Picture, if you will, that you are not overly familiar with live poetry reading, and gave it a chance just to try it. But the speaker, using a monotone and slightly halting delivery, was as imposing as the meaning of the words themselves. Turns out that is common as @cjgiaimo writes in Atlas Obscura
Old poetry is laden with the baggage of centuries of hidden metaphor and archaic references. New poetry is prone to abstraction and whimsical laziness. But poetry deserves our consideration as an art form nonetheless. After all, all the music we love is poetry, and all the fun little things we can do with language are best done in poetic form.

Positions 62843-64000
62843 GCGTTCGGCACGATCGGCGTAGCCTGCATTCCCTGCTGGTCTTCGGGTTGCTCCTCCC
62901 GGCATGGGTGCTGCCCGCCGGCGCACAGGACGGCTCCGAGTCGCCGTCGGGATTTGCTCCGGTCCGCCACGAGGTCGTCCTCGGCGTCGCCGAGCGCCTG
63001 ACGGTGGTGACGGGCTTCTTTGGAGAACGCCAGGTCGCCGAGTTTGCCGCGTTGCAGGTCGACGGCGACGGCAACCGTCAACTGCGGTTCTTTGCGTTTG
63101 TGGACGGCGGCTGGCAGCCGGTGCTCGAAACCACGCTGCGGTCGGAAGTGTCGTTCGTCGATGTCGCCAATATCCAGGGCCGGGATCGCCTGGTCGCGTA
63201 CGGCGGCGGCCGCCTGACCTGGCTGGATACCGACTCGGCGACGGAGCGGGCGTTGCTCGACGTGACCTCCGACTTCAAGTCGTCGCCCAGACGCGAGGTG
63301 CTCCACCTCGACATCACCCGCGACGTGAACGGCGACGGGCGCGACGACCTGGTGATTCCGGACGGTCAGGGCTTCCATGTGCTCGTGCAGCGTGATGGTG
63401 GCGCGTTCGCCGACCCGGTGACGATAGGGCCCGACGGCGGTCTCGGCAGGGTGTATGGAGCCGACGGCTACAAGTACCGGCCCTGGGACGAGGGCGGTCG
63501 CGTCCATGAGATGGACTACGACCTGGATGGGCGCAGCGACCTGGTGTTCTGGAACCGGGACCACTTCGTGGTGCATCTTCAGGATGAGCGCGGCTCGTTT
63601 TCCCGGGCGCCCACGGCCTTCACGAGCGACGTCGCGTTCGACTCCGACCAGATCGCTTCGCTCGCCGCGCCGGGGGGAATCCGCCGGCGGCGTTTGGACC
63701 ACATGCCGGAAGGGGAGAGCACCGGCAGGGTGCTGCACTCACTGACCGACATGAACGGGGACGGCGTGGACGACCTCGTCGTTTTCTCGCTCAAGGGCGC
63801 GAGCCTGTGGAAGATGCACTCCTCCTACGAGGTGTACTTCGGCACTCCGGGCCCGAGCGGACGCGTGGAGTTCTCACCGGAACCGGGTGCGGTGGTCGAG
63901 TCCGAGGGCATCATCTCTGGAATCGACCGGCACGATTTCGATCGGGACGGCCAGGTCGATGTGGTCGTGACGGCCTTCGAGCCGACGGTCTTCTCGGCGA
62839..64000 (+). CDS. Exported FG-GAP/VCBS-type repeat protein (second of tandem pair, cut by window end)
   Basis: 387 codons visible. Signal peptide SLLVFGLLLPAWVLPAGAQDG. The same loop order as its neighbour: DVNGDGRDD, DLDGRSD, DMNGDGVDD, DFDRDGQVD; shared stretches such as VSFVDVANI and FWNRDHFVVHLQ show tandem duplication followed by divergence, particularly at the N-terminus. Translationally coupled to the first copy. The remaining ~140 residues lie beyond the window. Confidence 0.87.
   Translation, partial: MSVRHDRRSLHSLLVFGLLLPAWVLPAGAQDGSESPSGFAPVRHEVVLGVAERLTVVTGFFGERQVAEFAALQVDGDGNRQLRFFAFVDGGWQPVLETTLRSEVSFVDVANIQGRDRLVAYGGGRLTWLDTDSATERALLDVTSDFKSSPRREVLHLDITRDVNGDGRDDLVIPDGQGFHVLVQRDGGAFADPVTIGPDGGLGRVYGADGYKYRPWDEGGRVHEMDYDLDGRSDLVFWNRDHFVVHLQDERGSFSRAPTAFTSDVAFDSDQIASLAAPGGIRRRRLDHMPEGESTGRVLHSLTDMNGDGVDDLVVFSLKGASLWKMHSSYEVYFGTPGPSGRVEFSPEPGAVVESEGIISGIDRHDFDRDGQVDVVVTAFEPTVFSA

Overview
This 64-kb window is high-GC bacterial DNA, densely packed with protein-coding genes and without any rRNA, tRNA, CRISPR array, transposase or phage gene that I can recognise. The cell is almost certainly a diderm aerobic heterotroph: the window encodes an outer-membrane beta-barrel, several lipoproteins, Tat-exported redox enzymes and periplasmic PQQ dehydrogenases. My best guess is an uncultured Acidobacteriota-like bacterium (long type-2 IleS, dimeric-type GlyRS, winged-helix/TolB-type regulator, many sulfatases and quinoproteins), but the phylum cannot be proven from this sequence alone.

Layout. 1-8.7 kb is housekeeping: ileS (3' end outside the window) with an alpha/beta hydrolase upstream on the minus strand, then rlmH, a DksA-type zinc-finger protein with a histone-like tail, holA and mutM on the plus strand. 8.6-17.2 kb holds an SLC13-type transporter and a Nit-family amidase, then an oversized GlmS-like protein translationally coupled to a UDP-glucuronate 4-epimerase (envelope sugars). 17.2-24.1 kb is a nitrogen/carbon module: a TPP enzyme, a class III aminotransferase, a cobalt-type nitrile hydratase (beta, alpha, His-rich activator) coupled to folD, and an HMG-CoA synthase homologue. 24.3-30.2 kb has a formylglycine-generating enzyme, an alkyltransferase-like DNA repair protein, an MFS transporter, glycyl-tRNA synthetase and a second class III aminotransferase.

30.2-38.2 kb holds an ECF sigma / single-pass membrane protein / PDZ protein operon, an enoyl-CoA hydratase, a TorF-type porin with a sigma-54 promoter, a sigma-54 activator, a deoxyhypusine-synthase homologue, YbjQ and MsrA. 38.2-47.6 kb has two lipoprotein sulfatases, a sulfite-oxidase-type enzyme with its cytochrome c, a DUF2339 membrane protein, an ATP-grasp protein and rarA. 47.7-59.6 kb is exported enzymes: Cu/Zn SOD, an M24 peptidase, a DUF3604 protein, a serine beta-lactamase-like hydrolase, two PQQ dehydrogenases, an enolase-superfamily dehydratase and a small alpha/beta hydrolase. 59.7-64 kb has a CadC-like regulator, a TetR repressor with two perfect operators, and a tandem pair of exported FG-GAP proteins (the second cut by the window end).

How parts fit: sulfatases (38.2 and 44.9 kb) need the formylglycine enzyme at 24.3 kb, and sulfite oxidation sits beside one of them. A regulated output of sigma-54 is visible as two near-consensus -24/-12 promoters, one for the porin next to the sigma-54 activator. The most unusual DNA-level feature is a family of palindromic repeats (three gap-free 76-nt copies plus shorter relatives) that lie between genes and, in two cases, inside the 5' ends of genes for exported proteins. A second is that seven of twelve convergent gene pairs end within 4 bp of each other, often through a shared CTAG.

Jaybird reads “i thank You God for most this amazing” as he tries to tackle e e cummings.
It is September, which means—inevitably—that I find myself thinking about Paul Celan’s “Todesfugue,” this time (the first time) as a teacher. It is hardly easy, in subject matter or in style—it is credited for...